At this point, it is an hour into the dive and we are back at our tie-off somewhere in the wreck at PointC. I was definitely getting worried but the four of us remained calm and started evaluating and discussing our alternatives. One fact that we all knew: we were on rebreathers and we had time to figure out a plan.

The Dive – The Wait

Tom Petty has a famous song with the line “The waiting is the hardest part” and that certainly described the next 90 minutes.

When you dive a rebreather, you can “kind of” talk to each other since you are talking into an air pocket in the diving loop. We all “talked” about alternatives and decided that since Diver #1 knew the wreck the best (and also the sister ship IJN Iro which has a similar layout), he would attempt to find an alternative exit to Point A OR an alternative way to get to the exit at Point B.

I believe he first went to find another exit to Point B and was gone for about 20 minutes or so. When he returned, he decided to try to find another way back to our initial entry at Point A. He was gone for some time and I was definitely starting to worry. I think at one point I said to Diver #2, “we are fucked.” But, the three of us stayed together at Point C and remained calm.

Waiting for somebody else to help get you out of a situation is really hard.

T5 – ~ 110 min

After some period of time, Diver #1 came back from his attempt to find the initial entry point (Point A) and I remember him talking to Diver #2 and writing on his underwater slate something along the lines of “found the initial entry but it is now blocked!” Apparently when trying to make his way back to the group, something inside the wreck collapsed (partially on Diver #1) and that it obstructed the exit.

We were probably about 100-110 minutes into the dive at this point (40-50 minutes of waiting at Point C) and I start thinking that our only real hope is to be rescued. I knew that our expected runtime was about to be exceeded and that meant that people would likely come looking for us. I also knew that two of the eight divers are world renowned cave divers with experience helping with rescue situations.

However, given what I knew about the wreck, I thought the chances of anybody finding us was pretty slim. It wasn’t zero, but it wasn’t looking great.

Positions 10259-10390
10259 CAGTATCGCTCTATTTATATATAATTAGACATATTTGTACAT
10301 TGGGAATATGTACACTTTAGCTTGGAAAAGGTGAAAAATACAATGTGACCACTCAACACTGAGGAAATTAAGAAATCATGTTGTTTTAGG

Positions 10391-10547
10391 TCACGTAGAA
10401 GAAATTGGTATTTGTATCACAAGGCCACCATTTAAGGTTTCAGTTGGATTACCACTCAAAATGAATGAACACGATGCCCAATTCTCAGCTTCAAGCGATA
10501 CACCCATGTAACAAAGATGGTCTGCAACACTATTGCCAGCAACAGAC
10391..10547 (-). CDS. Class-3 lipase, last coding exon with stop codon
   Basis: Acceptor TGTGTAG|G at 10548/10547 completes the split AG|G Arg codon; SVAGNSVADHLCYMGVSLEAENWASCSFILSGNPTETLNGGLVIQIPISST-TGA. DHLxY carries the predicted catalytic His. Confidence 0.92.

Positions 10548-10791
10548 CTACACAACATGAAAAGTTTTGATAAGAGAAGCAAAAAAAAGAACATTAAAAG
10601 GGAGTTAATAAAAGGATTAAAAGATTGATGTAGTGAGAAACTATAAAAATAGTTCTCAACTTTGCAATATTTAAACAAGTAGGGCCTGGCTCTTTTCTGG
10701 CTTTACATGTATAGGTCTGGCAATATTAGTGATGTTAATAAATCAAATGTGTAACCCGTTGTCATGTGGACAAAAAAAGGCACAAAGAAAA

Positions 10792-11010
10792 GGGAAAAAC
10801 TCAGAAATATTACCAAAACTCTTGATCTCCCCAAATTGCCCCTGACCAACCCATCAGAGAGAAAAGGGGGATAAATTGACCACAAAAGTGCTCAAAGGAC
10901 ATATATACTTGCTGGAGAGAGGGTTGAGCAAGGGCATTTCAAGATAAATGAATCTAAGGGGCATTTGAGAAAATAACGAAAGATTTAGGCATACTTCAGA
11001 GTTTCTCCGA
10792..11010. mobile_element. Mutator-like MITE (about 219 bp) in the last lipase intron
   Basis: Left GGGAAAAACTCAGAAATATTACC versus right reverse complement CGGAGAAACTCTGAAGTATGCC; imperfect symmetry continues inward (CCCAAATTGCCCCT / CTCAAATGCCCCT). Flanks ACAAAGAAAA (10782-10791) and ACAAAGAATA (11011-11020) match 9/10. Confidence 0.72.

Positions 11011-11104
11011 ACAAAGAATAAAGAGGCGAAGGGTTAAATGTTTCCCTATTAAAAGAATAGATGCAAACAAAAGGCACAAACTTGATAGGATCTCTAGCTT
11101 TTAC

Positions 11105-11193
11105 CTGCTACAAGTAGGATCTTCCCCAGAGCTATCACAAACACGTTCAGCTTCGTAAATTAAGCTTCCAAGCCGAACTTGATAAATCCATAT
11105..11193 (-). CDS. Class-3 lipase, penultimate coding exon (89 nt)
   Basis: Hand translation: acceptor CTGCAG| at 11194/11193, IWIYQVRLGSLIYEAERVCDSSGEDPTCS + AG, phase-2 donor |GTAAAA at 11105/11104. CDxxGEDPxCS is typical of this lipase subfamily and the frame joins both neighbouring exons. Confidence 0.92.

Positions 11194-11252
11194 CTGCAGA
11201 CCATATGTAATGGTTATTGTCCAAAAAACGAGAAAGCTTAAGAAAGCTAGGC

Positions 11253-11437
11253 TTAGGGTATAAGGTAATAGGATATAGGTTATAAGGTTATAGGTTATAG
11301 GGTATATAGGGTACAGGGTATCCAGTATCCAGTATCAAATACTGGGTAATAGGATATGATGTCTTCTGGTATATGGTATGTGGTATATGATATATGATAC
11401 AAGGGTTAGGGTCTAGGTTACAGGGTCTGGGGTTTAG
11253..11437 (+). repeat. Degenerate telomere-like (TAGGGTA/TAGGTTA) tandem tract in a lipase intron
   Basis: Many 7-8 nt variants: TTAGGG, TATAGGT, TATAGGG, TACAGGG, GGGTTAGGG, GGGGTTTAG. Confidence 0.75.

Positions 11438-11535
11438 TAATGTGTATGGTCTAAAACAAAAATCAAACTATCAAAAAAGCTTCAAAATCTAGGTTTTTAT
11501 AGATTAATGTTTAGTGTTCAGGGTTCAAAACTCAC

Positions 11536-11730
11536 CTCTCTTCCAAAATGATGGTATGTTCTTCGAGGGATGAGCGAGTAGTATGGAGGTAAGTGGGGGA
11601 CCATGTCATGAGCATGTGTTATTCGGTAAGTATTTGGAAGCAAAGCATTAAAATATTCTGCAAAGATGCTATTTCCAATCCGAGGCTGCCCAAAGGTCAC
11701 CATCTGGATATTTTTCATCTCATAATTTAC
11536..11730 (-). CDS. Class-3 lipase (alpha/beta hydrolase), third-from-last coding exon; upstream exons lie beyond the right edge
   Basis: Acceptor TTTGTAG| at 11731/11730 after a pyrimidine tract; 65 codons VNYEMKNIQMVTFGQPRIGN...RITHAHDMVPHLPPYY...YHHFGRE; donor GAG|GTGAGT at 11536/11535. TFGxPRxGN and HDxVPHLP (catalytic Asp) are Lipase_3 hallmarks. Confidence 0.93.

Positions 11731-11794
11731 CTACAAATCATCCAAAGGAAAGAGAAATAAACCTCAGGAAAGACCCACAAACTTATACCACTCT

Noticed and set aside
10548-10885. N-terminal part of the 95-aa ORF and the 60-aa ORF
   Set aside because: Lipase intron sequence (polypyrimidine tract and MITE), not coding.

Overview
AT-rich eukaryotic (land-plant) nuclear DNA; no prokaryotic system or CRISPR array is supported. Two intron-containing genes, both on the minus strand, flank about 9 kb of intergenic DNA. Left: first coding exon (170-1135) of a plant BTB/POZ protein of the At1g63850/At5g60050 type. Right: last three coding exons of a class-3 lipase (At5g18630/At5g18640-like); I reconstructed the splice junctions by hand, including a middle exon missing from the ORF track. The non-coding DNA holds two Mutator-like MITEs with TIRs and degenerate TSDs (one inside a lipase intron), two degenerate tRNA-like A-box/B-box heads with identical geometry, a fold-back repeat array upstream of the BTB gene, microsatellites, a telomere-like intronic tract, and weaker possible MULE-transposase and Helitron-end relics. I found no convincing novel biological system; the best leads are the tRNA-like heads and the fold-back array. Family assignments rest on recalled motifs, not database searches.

We all checked in with each other on how we were doing and on our critical limiting factors – how much oxygen did we have in our rebreathers and how much time did we have left in our “scrubbers” that remove carbon dioxide. I had plenty of oxygen to last at least a few hours but I started to worry about my scrubber. The details of why I was worried will require a bit of of a detour to explain how scrubbers work. Casual readers might want to skip ahead to the next section.

Sidebar : Scrubbers and the rEvo Rebreather system

Every rebreather has a scrubber that contains some absorbent that looks like kitty litter. Every rebreather except for two (rEvo and KISS) that I know of has one large canister to hold this material. A typical canister will hold about 5-7 pounds of scrubber material which will last anywhere from 3-4 hours to 6-7 hours or more depending upon conditions (water temperature, breathing rate, etc).

The rEvo has two smaller canisters that get “rotated” under normal operation. This should typically result in more efficient usage of scrubber. Each canister has about 3.3 pounds of material and typical scenario would involve removing the “top” canister at the end of the day and replacing it with the partially used “bottom” canister and then installing a brand new canister in the bottom. I won’t go into the details of why this can sometimes be more efficient. However, I did this operation the night before our dive so I effectively had a partially used top scrubber and a new bottom scrubber.

The rEvo also has an option to monitor the temperature of each scrubber at multiple points to estimate the duration of the scrubber at any point during the dive. I don’t rely on this too much but use it more like a fuel gage — is the tank full, half-empty, or running on empty? This would have been VERY useful to have on this dive given all the circumstances. However, as timing would have it, the 9V battery that powers this system had run out of juice during this specific dive and so I was flying somewhat blind.

The Dive – The Wait Part 2

At this point we were all concerned and Diver #1 again went to look for an exit path to get out to our initial entry Point A. We had agreed that he should “take no more than 20 minutes – 10 minutes out and 10 minutes back” since no time limit had been set on the first few attempts.